Innovation needs capital

Tomorrow, a new company will begin trading in public markets, one that is well-known to millions (around nine hundred one million at last count, to be more precise).  Having now announced that its IPO price will be $38 per share, Facebook will be valued at roughly $104 billion and will raise roughly $18.4 billion of capital from the offering*.

The offering is being hailed as the "largest internet IPO in history"  (and in fact the highest valuation by any US company at time of offering, according to the Wall Street Journal) and receiving non-stop media coverage, with pundits opining on the things that Facebook will have to do in order to justify its lofty valuation.  

Facebook and those whose vision and hard work created the company achieved this milestone through innovation: the creation of something new (from Latin novo, meaning "new" or "fresh").  In order to create future growth that will enable its earnings to grow into its IPO valuation, it is clear that further innovation will be required from the team at Facebook.

This brings up a very important point, and one that should be very clearly understood by all investors: innovation needs capital.   In order for innovators to bring new value to others, they need capital.  Many of those who will see a payout tomorrow in the IPO are those who provided the young Facebook with capital back when it was still just getting off the ground.  Without that capital, Facebook could not have built the computer infrastructure needed to power its product, or hired the engineering talent needed to write the code, or paid for the many other people and services that it needed along the way.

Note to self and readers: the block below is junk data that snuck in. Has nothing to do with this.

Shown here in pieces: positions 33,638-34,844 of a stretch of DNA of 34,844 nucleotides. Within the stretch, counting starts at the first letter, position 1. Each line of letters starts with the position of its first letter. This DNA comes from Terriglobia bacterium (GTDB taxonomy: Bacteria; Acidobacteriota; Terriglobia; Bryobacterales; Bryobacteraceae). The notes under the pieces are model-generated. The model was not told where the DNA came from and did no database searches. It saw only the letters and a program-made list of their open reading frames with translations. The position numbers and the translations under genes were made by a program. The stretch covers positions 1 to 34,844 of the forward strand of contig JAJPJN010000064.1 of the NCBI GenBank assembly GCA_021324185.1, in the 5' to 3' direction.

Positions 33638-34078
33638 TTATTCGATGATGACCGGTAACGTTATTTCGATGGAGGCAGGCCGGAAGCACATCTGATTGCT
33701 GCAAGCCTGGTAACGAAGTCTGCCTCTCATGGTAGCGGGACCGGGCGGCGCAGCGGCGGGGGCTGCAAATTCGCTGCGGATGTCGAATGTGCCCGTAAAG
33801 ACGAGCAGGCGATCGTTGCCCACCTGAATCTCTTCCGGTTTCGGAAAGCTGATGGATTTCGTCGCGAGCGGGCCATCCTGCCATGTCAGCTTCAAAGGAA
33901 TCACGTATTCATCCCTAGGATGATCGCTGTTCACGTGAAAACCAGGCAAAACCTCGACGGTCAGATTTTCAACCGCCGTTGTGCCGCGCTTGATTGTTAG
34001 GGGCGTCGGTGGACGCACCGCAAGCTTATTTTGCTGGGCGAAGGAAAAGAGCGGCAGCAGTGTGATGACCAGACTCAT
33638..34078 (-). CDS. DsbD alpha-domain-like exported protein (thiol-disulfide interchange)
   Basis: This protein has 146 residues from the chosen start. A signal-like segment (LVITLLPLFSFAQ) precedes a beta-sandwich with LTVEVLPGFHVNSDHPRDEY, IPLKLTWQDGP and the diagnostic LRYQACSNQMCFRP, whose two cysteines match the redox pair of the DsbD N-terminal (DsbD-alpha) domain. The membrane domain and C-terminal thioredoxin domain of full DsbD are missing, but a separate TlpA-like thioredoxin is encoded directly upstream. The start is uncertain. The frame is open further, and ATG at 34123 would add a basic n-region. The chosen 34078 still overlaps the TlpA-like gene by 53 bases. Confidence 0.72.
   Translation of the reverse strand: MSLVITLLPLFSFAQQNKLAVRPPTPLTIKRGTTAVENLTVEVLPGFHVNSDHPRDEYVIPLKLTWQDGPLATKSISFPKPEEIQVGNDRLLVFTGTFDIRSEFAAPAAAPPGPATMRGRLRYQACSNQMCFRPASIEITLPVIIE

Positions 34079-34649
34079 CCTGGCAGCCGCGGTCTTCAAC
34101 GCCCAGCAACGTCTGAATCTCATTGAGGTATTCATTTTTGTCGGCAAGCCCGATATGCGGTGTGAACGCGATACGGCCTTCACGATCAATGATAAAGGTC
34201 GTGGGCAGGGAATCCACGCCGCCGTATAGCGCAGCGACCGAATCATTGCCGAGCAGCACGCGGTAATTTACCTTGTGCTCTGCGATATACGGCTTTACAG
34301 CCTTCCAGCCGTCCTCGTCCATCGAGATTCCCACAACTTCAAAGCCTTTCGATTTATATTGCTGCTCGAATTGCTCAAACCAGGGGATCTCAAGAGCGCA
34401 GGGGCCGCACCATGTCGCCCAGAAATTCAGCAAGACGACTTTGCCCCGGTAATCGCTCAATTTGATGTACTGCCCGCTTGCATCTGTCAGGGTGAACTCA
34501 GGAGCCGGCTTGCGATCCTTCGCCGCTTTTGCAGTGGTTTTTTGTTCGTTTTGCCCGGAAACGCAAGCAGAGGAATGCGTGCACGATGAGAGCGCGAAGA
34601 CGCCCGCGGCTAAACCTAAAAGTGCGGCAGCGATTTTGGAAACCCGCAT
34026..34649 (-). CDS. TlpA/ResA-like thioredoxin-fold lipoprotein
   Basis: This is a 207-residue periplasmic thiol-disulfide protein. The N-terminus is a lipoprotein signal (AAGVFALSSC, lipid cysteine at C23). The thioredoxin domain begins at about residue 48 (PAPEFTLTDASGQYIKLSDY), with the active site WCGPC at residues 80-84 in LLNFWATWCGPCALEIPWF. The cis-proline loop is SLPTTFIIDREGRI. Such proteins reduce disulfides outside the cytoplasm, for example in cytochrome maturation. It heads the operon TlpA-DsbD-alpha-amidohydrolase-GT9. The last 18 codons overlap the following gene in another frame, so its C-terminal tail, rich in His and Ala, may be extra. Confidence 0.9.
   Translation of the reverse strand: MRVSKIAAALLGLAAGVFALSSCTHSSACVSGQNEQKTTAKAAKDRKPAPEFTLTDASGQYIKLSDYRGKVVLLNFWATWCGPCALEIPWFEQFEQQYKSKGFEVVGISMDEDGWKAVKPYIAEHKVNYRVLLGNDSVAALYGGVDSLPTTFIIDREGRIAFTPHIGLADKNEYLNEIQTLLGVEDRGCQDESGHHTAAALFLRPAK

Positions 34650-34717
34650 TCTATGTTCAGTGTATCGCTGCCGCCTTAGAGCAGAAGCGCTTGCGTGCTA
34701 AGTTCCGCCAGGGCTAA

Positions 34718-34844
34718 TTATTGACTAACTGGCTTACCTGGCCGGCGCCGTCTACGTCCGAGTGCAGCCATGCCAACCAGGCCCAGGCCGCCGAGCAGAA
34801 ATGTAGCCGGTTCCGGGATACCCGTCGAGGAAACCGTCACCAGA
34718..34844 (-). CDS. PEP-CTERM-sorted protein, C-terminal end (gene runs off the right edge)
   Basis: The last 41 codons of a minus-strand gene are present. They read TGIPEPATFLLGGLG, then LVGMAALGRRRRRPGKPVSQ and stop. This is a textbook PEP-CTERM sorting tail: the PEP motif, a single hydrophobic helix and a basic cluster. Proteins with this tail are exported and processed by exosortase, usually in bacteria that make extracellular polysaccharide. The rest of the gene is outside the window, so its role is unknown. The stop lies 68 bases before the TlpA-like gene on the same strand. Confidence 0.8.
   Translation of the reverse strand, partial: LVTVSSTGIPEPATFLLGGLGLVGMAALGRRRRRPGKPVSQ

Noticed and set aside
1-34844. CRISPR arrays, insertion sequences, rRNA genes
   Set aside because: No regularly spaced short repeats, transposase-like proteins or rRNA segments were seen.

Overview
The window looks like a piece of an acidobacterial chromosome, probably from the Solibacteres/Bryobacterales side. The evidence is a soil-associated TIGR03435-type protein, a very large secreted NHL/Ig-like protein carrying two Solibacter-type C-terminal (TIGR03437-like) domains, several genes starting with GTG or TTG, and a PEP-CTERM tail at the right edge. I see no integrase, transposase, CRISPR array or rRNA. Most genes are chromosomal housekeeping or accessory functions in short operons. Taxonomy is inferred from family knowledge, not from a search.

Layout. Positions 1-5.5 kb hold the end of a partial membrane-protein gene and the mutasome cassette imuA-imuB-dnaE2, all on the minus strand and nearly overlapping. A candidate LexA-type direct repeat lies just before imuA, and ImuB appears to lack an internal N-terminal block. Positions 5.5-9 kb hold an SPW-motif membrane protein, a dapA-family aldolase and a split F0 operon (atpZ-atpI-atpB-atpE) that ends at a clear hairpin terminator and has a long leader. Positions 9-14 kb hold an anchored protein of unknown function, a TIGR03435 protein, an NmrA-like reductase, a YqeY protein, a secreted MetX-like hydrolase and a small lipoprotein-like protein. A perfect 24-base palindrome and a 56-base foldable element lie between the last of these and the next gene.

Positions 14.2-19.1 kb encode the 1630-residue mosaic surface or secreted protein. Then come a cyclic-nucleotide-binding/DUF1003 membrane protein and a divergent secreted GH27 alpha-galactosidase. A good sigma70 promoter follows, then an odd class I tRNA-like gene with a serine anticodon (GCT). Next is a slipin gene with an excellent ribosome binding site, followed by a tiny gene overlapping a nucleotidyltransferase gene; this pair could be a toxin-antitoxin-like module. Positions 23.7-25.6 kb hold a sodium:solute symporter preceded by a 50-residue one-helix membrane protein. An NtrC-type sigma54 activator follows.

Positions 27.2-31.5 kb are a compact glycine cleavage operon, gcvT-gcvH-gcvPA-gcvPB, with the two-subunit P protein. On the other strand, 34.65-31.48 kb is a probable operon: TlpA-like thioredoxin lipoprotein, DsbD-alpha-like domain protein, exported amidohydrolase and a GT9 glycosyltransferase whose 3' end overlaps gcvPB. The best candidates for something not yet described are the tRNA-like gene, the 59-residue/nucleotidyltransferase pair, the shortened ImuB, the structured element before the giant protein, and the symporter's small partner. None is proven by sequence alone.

Every other company whose products people enjoy needed capital as well in order to turn an innovative idea into a reality.  Most of the time, a very innovative company will eventually need levels of capital that are larger than any one family can provide.  This capital can be provided by banks, by angel investors, by venture capital firms, and ultimately by Wall Street in a public offering.

There are many voices today which vilify "bankers" and "Wall Street" as something evil or nefarious.  At the same time, many of those vilifying the forces of capitalism are happy to enjoy the fruits of the innovation that creative individuals and teams created over the years, which was watered by capital that was provided by the mechanisms that "marry up" innovation and capital.  This is a very unfortunate turn of events.

In the free world, these mechanisms allow capital to flow to innovation by free choice.  In systems other than capitalism, capital only flows to those firms connected to centralized rulers.  This alternative does not work very well at all (see, for example, the ugly example of Solyndra).  Thus, we should not be to quick to vilify the mechanisms which in a free economy allow decisions about capital flows to be made freely by private individuals (nobody is being forced to buy shares of Facebook tomorrow, for example -- that is everyone's free choice).

We need to do a better job of educating our children of the fact that innovation is a very good thing -- in fact, that it is essential -- and of the equally important fact that "innovation needs capital."

* At the time of publication, the principals of Taylor Frigon Capital Management did not own shares of Facebook (FB).